One of the lifelong goals for many people in New Jersey is to have an estate that they can then leave to their family members. After working to acquire assets, many create a will and other estate planning documents that will describe how — and to whom — they want their estates distributed. However, if appropriate thought is not given to beneficiaries, the person’s wishes may not be enforceable, even with a will or trust.
When naming beneficiaries, it is often beneficial for testators to consider the age of those who may inherit. If they are minors and no trustee is named, a family member or other adult will have to step in — through a process that can be time-consuming — to provide management of the assets until the children are adults. Additionally, many 18-year-olds may struggle with a large inheritance with no oversight. As such, many people choose to consult with an estate planning attorney to create provisions that establishes a minimum age for taking over the funds.
There are some assets in which the distribution is not controlled by a will. Life insurance policies and certain retirement funds, for example, have individually named beneficiaries. Even if the will is changed, those assets will be given to the person listed, making it necessary to also update them when changes occur. If the listed beneficiary has died or if there is no beneficiary listed, these assets could be distributed in a way contrary to the owner’s wish.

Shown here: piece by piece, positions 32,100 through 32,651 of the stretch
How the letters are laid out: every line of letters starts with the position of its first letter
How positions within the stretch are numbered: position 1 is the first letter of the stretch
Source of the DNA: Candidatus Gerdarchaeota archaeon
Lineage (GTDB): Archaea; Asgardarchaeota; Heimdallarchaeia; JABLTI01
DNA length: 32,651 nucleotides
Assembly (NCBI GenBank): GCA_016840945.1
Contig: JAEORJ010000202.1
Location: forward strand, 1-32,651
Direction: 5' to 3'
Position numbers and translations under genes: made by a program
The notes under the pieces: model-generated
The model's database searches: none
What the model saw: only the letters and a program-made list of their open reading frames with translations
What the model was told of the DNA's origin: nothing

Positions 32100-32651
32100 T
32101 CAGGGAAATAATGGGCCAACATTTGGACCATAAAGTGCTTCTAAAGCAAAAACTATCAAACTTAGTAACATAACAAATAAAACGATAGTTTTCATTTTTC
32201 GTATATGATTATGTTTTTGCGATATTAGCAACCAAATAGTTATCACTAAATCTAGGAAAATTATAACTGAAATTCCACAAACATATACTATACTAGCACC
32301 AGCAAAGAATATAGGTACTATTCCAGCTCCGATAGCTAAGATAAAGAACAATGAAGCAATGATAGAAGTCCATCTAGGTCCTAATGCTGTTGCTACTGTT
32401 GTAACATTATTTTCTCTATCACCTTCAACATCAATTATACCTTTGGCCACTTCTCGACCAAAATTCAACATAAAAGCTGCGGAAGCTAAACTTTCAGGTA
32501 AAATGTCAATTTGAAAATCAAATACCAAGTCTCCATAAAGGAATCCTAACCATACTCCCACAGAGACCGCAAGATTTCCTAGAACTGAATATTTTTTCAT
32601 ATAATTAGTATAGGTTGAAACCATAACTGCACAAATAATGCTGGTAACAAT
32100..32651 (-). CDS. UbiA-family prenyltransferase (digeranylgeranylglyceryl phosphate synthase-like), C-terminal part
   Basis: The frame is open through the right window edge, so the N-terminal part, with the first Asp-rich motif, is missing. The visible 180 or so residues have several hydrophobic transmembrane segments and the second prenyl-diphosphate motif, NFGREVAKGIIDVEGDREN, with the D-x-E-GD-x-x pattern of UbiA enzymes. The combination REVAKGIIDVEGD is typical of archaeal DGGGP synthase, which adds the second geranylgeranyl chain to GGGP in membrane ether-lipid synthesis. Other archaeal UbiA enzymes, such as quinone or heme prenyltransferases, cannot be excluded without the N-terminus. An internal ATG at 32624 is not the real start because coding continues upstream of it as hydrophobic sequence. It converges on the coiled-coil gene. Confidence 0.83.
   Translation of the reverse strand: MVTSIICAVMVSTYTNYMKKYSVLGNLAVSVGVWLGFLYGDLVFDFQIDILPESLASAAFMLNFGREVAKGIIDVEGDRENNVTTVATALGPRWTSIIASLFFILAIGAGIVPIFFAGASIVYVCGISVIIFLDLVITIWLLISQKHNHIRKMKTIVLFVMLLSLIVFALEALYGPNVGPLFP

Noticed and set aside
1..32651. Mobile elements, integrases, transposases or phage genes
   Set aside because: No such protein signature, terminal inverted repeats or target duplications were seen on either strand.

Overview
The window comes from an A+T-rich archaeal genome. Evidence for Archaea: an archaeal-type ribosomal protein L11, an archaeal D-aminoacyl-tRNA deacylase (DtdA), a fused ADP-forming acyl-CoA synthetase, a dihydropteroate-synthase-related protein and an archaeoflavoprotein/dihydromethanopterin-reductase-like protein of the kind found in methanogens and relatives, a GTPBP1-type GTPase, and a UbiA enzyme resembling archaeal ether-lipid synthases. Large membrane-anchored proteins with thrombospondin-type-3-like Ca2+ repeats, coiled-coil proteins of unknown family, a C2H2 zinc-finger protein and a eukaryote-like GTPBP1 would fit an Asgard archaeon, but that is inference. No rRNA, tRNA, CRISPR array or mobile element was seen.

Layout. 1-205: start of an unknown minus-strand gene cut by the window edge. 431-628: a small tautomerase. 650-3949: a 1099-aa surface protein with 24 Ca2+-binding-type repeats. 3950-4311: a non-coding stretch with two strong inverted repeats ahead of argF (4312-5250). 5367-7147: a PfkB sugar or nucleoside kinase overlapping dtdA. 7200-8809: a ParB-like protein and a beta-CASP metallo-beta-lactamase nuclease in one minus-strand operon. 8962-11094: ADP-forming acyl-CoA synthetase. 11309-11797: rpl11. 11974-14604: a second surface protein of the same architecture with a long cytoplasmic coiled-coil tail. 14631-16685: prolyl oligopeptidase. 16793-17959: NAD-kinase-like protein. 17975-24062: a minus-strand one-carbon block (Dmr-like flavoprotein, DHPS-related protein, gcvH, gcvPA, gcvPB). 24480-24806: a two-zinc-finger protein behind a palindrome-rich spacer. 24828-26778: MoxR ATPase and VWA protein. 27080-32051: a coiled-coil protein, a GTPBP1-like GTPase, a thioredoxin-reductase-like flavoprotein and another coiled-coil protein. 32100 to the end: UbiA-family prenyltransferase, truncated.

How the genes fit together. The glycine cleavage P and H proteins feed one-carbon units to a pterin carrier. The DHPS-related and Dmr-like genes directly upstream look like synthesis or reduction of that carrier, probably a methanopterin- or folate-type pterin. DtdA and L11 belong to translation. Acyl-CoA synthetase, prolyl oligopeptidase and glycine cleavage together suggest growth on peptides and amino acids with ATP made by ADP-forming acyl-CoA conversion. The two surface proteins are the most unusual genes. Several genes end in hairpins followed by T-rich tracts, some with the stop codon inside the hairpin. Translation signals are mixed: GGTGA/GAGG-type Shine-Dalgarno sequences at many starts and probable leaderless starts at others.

When it comes to the estate planning process, there are a variety of options. For example, some in New Jersey opt to create a trust, which can be listed as a beneficiary of a life insurance policy, for example, to give them more control of how and when assets will be divided. An attorney with experience with these tools can help people choose the options that are most appropriate for their individual circumstances, to help ensure that an estate is distributed according to the owner’s wishes.